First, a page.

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Team of Rivals: The Political Genius of Abraham Lincoln by Doris Kearns Goodwin

13 December 2007

I actually picked up this book from my father — he bought it after seeing an TV interview that mentioned it, and suggested that I should read it once he’d finished with his copy. Which meant that I had to wait for a bit, as he took his time reading it…but it was worth the waiting.

Team of Rivals: The Political Genius of Abraham Lincoln by Doris Kearns Goodwin

At times, it seems as if everyone and his or her mother has written a book about Abraham Lincoln. Hagiographical biography, revisionist history, stacks of dense tomes trying to prove that he was a genetic freak or clinically depressed or homosexual or secretly racist or made out of jam or any number of other shocking revelations. And that’s not even to start talking about the books about Mary Todd Lincoln and her forays into wacky behaviour. So at the outset, it might seem that Team of Rivals is just another Lincoln book to add to the towering pile. But Doris Kearns Goodwin takes a slightly different tack by looking at Lincoln in the context of the men who formed Lincoln’s cabinet during his five years in office — particularly the three men who had actually competed with him for the Republican presidential nomination in 1860. Not only did Lincoln bring these former rivals into his cabinet, but he also sought to include the strongest political players from all factions of his fractious political party: former Whigs, hardcore anti-slavery Democrats, and others who were less interested in what Lincoln had to say than in what his political clout could get them. But the new President wanted the best men (as he saw them) surrounding him, and he was prepared to assemble a team of his own former rivals and even enemies if it meant that he got the best men for the job. Managing such a complex jumble of egos and rivalries would seem an impossible task, and Goodwin shows that at times it nearly was — and yet Lincoln was able to do so, in the middle of attempting to fight and win a devastating civil war.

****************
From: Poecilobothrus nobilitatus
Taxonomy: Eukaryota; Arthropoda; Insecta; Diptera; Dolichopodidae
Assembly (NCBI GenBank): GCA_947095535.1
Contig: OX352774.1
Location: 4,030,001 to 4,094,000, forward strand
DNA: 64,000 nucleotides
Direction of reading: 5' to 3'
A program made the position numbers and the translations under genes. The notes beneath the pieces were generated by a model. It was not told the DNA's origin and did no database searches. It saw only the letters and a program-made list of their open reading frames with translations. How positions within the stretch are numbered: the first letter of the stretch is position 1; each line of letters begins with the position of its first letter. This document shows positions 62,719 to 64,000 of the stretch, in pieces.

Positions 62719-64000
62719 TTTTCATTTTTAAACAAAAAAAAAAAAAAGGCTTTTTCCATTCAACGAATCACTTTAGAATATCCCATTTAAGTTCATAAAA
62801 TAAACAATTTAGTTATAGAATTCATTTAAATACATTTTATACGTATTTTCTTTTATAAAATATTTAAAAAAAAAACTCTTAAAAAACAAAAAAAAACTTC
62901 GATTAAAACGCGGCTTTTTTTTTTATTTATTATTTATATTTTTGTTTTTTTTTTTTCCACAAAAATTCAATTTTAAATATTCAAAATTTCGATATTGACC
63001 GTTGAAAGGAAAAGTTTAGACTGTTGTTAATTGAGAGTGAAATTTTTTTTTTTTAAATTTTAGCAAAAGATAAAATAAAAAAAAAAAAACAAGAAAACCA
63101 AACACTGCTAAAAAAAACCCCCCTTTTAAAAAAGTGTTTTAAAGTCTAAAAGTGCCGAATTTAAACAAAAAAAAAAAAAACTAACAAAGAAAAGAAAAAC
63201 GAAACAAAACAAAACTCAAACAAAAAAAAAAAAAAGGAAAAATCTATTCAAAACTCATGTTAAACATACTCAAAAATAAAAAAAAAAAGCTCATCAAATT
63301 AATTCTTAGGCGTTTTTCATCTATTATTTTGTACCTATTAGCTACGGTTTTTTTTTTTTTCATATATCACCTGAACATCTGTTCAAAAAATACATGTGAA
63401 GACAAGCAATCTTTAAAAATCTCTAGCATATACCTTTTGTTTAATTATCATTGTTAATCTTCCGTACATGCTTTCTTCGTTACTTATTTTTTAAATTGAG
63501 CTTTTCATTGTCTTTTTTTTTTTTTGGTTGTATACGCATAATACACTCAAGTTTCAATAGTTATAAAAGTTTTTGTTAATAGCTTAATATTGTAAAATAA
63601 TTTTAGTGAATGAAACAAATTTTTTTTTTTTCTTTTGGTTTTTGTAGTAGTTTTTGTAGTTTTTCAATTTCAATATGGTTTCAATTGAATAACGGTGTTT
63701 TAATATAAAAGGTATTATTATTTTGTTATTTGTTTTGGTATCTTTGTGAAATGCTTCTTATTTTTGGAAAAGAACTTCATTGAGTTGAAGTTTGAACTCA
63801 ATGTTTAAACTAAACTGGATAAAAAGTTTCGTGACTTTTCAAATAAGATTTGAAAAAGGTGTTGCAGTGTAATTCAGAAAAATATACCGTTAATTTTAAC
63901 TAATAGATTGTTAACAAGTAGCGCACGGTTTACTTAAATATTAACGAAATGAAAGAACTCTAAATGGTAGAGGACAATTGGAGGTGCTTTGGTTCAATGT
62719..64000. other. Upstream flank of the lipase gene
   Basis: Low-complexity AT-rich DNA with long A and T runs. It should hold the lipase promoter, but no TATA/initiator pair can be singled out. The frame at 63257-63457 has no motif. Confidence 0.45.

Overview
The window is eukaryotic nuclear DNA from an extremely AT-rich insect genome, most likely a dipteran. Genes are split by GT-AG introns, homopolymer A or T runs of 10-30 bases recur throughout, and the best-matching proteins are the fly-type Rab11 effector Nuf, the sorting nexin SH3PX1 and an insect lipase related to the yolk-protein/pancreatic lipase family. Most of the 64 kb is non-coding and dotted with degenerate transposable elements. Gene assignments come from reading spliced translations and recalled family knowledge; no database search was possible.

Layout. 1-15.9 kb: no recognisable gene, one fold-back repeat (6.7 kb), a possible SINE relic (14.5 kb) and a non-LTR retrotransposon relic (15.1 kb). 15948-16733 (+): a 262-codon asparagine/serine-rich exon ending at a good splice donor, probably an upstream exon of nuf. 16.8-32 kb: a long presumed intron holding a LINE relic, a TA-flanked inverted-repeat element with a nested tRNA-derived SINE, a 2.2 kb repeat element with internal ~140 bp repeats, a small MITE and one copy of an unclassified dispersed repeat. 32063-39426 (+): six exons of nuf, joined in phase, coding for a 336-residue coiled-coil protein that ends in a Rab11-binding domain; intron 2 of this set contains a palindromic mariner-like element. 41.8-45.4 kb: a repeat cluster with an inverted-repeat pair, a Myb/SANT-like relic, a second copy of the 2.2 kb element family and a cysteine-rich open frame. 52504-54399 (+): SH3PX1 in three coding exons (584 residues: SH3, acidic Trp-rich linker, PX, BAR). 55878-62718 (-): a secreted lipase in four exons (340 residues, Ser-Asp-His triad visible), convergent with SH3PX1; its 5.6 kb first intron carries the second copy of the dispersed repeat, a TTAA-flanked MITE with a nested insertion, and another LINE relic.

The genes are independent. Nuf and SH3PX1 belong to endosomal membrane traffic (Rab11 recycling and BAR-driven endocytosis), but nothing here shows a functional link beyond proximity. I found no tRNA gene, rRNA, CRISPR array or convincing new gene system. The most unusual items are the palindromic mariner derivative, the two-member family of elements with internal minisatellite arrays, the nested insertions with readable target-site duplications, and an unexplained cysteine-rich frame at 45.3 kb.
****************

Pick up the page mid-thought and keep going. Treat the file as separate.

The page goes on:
Goodwin draws on reams of correspondence and diaries of the period, sketching images of the nonstop life that Lincoln and his contemporaries led from the frontier circuit courts and smoke-filled back rooms to the glittering drawing-rooms of fashionable Washington mansions. Goodwin’s subjects really come to life on the pages as she compares and contrasts their family backgrounds, their lifestyles, their personal and political beliefs, and their ability to move in the political world of antebellum America. What interested me most in reading Team of Rivals was the stark contrast (which Goodwin doesn’t emphasise nearly enough) between Lincoln’s ability to wrangle his cabinet members and the bigwigs in the Republican party, and his seeming inability to find a decent general for the Union armies. It’s a very odd contrast, and one worth pondering on, because Goodwin doesn’t really elaborate on what might seem to be a noteworthy contradiction.

Team of Rivals is a fairly ambitious book, encompassing pretty much the whole of Lincoln’s life and the lives of his contemporaries and family members as well. There are places where it’s rather slow and clogged with detail, and sometimes it’s hard to keep track of who’s who and what position they hold. But there’s plenty of gossipy details about family life and Washington society, and Goodwin does an excellent job at times in showing just how complicated Lincoln’s task was in keeping the White House running smoothly and still keeping one eye on political currents and undercurrents in state and local politics as well. It’s a good solid history book, and remarkably enough it says something new about a president who has been the subject of many a good book (and many a bad book) in the last century and a half or so.

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